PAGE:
Consumers consumed by loneliness consumed by consumers.
Animals eating animals eating animals eating animals.
Snowball in the sun, fireball in the cold heart of the earth.
An ocean in a fish swims in a dog dish.
Life eaten by boredom eaten by life.
The baby gives birth to the mother, who buries the dinosaur’s distant descendants.
A current of electricity runs from the finger through the button to the humming heart of the computer as the heart inside the body beats so the blood can flow around and around the secret streets and the hidden tunnels inside the flesh for years and years and years.
The car salesman complains about the traffic as he sits in the product of his own creation, breathing like an engine.
The bartender shakes his head at all the pathetic, hapless drunks and hopes they make it home all right without killing themselves or someone else.
The little girl fantasizes about living happily ever after while sighing for her own divorced daughter alone, abandoned by her happily deceptive husband.
The soldier jumps and pulls the trigger for the millionth time, killing the same person again in the nightmare he has every time he wakes up from the nap he’s having on his motorcycle.
The kindergartener lifts the tsunami in the soup spoon to his lips and wonders if he’ll ever see his family again.
The unemployed logger who hanged herself from a tree dangles as silently as a leaf on a windless day, her shoes as still as the chainsaw lying on the ground that’s run out of gas.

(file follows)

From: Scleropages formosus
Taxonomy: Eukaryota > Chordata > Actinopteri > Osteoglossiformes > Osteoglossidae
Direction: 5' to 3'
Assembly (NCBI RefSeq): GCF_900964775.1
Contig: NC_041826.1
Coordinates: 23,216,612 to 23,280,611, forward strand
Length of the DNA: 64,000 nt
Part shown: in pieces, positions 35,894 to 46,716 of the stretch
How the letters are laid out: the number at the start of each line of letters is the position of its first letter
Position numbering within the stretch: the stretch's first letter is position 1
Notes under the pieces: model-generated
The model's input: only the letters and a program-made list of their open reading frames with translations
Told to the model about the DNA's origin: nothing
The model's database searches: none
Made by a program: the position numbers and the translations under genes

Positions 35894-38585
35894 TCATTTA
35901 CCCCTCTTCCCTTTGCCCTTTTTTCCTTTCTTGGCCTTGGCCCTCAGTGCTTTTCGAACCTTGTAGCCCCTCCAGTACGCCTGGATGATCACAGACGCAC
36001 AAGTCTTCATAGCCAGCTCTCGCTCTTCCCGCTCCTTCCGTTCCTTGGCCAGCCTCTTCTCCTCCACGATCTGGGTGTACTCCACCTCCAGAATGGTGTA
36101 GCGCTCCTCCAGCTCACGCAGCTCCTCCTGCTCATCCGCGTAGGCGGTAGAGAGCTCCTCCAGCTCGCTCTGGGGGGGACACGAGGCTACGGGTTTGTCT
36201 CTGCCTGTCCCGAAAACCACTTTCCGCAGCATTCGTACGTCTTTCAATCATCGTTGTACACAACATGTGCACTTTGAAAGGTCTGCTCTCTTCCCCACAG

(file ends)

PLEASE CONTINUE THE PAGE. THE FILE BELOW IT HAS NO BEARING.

The fly trapped inside the vending machine wonders how she got there. Her eyes well up with tears as the change-wielding child on the other side of the glass laughs in her tiny face.
The prisoner gazes in awe at the aerial photo of the archipelago that waits patiently to drown in the rising ocean ignored by an official assembly of comfortably indifferent politicians.
The sperm cell swims with wriggling insistence in the name of perpetuating blind existence but the ovum isn’t interested, preoccupied with the blessings of contraceptive bliss.
The washed-up talk show host watches old video clips of himself giving interviews in his heyday and wishes he could be more like that ambitious young man on the screen, even though he hated his job at the time and would have preferred to live in bed.
The baby crawls around on the floor, eager to learn how to walk, as his grandfather crawls out the door to take a dirt nap.
The ocean fills up with tiny pieces of plastic instead of fish, including plastic replicas of cartoon fish that starred in movies attended by children who ate plastic-enriched fish for dinner before their parents took them to see the flick.
Out in space, stars are born as meteorites strike unsuspecting planets and black holes swallow whole solar systems in a darkness so pure it can’t even allow shadows.
Meanwhile, somewhere in a land uninhabited by hominids, a jungle bathed in morning light enfolds a drama of creatures dedicated to feeding themselves or escaping being eaten. Some of them have sharp teeth; some of them are destined to become meat. Depending on which one of them you ask, their lives may or may not be meaningless.